*Cincinnati Children's Hospital Medical Center, Cincinnati, USA
†University of Cincinnati College of Medicine, Cincinnati, OH, USA.
Received 16 April, 2010
Accepted 24 August, 2010
Address correspondence and reprint requests to Elizabeth A. Mann, Division of Gastroenterology, Hepatology & Nutrition, MLC 2010, Cincinnati Children's Hospital Medical Center, 3333 Burnet Ave, Cincinnati, OH 45229 (e-mail: Elizabeth.Mann@cchmc.org).
Drs Mezoff and Mann contributed equally to this article.
This project was supported in part by USPHS grant no. UL1 RR026314 from the National Center for Research Resources, National Institutes of Health, and by PHS grant P30 DK078392.
The authors report no conflict of interest.
During the past decade the incidence of Clostridium difficile infection and associated disease (CDAD) has increased (1). C difficile is an anaerobic, Gram-positive spore-forming bacillus responsible for a spectrum of diseases. Morbidity from infection ranges from diarrhea to life-threatening pseudomembraneous colitis. Although C difficile colonizes the colon, it is not invasive, and tissue injury and inflammation are mediated by exotoxins (toxin A and toxin B) generated by the bacteria. A number of CDAD outbreaks since 2003 have been associated with the emergence of a more virulent strain that exhibits increased production of toxin A and/or B, and a third binary toxin (2).
Although therapeutic use of antitoxin antibodies appears promising (3), usual treatment involves the use of vancomycin or metronidazole, although failure of both antibiotics has been reported. Recurrence of CDAD in patients treated with medications is common, as is failure to treat the infection. Kelly and LaMont (1) have recently reviewed data from several studies that took place before and after 2000 and demonstrated a decrease in the effectiveness of metronidazole to treat CDAD in the general population. Although the frequency of treatment failure with vancomycin remained relatively unchanged (3.5% vs 2.8%), the frequency of failure with metronidazole increased markedly (2.5% vs 18.2%). Recurrence of CDAD was similar after either metronidazole or vancomycin therapy (28.6% vs 19.9%).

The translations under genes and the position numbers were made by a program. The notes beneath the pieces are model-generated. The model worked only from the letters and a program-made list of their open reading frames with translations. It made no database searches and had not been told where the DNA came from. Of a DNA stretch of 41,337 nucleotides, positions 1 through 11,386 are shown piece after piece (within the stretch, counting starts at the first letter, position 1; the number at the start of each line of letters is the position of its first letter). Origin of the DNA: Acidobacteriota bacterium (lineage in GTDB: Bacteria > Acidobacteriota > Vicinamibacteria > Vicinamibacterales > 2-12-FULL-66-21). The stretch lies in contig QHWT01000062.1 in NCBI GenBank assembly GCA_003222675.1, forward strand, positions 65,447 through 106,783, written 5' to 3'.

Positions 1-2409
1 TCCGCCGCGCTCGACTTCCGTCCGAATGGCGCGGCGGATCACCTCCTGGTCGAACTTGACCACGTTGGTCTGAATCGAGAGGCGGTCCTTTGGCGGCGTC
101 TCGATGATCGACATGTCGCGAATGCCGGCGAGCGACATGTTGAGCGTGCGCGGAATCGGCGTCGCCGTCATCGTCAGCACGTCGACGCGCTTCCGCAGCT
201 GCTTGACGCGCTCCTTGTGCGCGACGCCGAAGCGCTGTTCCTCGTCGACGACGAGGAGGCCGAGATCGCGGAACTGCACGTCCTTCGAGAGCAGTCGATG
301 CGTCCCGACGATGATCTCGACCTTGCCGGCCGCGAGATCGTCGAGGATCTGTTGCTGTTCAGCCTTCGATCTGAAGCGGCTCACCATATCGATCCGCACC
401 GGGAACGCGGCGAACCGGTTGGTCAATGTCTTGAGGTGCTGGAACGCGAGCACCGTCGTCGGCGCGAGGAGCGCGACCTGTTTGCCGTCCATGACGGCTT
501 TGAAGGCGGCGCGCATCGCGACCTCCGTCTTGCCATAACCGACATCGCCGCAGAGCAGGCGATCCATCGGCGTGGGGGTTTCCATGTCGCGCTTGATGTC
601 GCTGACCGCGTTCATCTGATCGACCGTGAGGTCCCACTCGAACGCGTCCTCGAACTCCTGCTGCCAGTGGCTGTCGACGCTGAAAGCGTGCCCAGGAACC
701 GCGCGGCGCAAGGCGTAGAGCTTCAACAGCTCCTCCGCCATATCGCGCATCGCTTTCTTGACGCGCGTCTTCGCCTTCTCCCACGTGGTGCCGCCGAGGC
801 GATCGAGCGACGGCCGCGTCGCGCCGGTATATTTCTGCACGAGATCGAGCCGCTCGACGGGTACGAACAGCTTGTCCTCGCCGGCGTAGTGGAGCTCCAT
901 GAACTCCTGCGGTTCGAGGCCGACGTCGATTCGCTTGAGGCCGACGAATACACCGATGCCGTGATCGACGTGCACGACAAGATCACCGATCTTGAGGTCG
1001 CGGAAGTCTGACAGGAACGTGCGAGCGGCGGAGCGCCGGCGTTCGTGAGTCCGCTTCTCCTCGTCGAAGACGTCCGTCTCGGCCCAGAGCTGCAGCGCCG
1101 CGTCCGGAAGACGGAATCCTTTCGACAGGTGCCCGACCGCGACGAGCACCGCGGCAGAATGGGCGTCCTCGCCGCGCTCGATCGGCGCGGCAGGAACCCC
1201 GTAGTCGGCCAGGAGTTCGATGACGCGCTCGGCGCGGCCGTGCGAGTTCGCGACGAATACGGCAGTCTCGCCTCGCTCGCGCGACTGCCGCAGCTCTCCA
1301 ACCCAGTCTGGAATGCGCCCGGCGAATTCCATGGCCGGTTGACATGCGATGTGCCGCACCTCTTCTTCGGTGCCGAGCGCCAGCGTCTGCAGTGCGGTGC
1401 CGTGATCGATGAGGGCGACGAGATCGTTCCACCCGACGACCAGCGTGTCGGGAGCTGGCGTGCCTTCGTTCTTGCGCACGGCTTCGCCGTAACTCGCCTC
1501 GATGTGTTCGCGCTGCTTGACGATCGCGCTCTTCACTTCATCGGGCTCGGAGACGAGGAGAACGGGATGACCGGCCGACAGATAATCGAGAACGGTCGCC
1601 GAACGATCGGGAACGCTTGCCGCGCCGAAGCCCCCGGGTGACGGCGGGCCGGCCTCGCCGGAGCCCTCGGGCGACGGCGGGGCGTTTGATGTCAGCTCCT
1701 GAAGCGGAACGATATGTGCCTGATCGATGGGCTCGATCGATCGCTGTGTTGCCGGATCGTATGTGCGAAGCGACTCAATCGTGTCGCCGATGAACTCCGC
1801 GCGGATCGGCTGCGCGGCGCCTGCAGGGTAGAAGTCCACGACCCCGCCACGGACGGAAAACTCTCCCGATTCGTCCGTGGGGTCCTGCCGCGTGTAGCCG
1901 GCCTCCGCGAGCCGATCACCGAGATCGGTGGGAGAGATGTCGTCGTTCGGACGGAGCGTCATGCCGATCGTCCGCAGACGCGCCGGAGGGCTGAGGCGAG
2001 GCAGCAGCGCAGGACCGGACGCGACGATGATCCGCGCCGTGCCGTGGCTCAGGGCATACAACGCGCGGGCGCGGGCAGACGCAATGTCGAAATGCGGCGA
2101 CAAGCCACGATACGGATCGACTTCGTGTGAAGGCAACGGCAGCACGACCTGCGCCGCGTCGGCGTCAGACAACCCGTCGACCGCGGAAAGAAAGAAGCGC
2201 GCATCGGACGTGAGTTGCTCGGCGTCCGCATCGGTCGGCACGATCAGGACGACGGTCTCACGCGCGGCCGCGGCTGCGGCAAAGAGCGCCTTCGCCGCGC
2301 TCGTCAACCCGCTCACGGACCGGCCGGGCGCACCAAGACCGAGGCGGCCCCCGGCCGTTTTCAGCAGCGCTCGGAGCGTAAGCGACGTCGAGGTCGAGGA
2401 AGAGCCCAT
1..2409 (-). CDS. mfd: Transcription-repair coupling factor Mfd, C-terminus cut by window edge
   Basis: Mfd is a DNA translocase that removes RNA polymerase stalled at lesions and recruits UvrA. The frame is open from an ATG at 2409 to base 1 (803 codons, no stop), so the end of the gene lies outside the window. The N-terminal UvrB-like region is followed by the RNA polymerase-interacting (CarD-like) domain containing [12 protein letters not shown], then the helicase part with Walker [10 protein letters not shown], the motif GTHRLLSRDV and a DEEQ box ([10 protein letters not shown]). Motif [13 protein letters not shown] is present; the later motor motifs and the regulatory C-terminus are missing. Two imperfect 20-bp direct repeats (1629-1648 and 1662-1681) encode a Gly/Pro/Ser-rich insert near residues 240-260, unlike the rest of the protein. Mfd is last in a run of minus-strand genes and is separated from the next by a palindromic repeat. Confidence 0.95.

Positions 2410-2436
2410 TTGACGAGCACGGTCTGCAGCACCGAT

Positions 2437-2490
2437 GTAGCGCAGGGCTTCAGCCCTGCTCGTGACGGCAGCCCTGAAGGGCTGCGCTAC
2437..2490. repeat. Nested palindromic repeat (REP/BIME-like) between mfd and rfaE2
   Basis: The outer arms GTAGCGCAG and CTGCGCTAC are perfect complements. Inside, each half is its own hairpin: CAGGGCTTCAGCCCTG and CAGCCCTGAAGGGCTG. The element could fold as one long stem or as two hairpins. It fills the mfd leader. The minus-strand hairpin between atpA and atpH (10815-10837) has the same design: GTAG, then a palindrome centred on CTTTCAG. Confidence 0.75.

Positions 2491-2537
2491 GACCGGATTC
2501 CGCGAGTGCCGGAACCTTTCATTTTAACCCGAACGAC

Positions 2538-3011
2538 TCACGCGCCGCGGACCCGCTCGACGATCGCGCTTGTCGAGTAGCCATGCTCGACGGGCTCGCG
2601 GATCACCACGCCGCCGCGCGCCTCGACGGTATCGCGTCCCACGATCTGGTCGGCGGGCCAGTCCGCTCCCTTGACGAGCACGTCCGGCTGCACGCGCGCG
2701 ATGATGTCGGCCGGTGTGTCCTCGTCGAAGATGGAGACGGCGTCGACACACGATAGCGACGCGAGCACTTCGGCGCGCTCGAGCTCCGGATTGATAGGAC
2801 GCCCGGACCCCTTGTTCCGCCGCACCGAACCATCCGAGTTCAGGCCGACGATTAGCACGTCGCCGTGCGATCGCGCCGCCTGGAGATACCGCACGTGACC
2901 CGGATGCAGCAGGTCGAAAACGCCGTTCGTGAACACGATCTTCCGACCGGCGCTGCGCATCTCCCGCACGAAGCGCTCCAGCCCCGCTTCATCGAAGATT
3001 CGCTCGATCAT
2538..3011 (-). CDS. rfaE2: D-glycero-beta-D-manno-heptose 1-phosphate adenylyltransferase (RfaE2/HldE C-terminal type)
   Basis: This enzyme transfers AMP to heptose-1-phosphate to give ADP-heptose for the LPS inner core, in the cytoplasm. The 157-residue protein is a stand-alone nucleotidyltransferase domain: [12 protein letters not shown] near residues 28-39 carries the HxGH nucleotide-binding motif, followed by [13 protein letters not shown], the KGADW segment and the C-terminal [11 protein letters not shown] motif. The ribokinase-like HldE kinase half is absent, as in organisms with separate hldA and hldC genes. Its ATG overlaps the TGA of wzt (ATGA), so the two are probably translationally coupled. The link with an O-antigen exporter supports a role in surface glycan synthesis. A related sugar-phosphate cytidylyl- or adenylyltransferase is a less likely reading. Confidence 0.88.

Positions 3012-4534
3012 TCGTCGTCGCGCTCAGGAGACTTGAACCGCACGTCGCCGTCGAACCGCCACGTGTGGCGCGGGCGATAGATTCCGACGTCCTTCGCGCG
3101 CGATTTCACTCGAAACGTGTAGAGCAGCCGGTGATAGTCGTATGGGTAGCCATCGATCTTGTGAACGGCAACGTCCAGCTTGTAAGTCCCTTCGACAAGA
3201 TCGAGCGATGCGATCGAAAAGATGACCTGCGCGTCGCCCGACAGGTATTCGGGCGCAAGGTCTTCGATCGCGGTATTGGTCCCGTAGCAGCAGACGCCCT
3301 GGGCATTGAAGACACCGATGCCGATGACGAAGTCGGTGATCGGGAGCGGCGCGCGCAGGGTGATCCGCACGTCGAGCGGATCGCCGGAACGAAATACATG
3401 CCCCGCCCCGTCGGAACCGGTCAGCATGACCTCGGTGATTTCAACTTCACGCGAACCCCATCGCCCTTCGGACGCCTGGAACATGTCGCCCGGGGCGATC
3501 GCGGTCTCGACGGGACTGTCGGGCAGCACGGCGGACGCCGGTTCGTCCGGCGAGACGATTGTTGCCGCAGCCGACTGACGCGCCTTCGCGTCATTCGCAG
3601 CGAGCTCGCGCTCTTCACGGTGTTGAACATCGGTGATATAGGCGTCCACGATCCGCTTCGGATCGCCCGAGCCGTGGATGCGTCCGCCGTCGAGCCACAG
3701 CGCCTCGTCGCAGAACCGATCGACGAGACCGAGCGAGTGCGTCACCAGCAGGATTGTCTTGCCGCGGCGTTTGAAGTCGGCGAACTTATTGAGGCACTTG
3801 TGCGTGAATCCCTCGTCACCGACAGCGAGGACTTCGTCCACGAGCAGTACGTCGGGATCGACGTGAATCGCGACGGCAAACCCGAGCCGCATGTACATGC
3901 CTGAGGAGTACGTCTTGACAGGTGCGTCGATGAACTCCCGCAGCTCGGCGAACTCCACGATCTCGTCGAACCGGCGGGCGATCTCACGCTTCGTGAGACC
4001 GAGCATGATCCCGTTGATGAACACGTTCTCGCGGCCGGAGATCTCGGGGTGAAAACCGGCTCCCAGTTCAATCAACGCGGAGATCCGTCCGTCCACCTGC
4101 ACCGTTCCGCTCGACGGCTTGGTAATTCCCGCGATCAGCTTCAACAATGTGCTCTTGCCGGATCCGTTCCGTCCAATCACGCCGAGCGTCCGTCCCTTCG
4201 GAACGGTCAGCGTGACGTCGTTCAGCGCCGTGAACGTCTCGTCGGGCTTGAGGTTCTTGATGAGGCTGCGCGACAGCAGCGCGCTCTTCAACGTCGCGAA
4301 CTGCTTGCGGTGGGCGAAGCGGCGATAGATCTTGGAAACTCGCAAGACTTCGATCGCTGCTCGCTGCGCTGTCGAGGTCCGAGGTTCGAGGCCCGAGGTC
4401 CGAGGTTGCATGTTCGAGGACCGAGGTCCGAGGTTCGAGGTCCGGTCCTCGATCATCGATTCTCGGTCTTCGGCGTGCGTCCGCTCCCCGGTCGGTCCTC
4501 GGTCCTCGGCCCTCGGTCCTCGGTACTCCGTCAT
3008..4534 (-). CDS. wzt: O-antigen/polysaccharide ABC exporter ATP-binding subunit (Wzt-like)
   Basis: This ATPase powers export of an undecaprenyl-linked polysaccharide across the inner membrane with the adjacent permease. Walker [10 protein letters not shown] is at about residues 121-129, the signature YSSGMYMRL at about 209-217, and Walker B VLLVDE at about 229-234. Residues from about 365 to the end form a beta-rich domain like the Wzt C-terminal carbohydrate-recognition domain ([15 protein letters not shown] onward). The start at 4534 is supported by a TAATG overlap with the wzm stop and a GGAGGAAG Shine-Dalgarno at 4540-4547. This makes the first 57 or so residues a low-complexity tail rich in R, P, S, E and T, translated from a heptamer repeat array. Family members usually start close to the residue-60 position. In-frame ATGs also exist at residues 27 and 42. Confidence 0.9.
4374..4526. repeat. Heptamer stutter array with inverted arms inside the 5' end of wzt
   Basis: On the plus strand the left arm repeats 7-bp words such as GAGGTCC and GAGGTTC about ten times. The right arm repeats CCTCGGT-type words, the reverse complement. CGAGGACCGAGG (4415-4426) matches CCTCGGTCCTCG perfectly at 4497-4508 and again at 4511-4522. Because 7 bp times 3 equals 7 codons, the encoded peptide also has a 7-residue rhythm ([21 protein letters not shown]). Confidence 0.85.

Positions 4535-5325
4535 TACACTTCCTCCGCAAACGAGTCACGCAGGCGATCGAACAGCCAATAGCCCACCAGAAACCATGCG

The risk factors associated with CDAD include recent antibiotic therapy, prolonged hospitalization, advanced age, and immunosuppression (2). A mainstay of treatment for inflammatory bowel disease (IBD) is immunosuppressive therapy, and effective management can require long or frequent hospitalizations to manage problems associated with IBD. Recent studies have shown both an increased incidence and increased morbidity of CDAD in the adult IBD population compared with adults without IBD and increased frequency of carrier status (4–7). There is reason to believe that there is increased risk for CDAD among children with IBD, although this contention is supported by a single study at a pediatric IBD center in Italy (8). Our aim was to estimate the incidence of CDAD in a pediatric IBD population in the United States and to review antimicrobial treatment efficacy.
PATIENTS AND METHODS
We queried the database of patients with IBD at Cincinnati Children's Hospital Medical Center to identify subjects with IBD 18 years or younger who tested positive for C difficile toxin A and/or B between August 1, 2007 and December 31, 2008. Patients testing positive for C difficile toxin A and/or B in the 8 weeks before their initial IBD diagnosis were also included. All of the stool specimens were analyzed for the detection of C difficile toxins by ImmunoCard Toxins A & B (Meridian Bioscience, Cincinnati, OH) according to the manufacturer's instructions. This qualitative, horizontal-flow enzyme immunoassay has a sensitivity of 83% ± 6.7% and a specificity of 95% ± 1.6% for C difficile infection screening. After identifying study patients, a data dictionary of key concepts was constructed and a medical chart review on each patient was performed using a standardized case report form. Patient demographics, symptoms at the time of the positive test, treatments, hospitalizations, recurrence of C difficile infection, and date of infection relative to IBD diagnosis were extracted. Disease activity (quiescent, mild, moderate, severe) before the patient's positive C difficile test was also extracted from the medical charts. Whenever possible, data were cross-checked by reviewing electronic records. Spot checks of data extractions were performed by a second reviewer.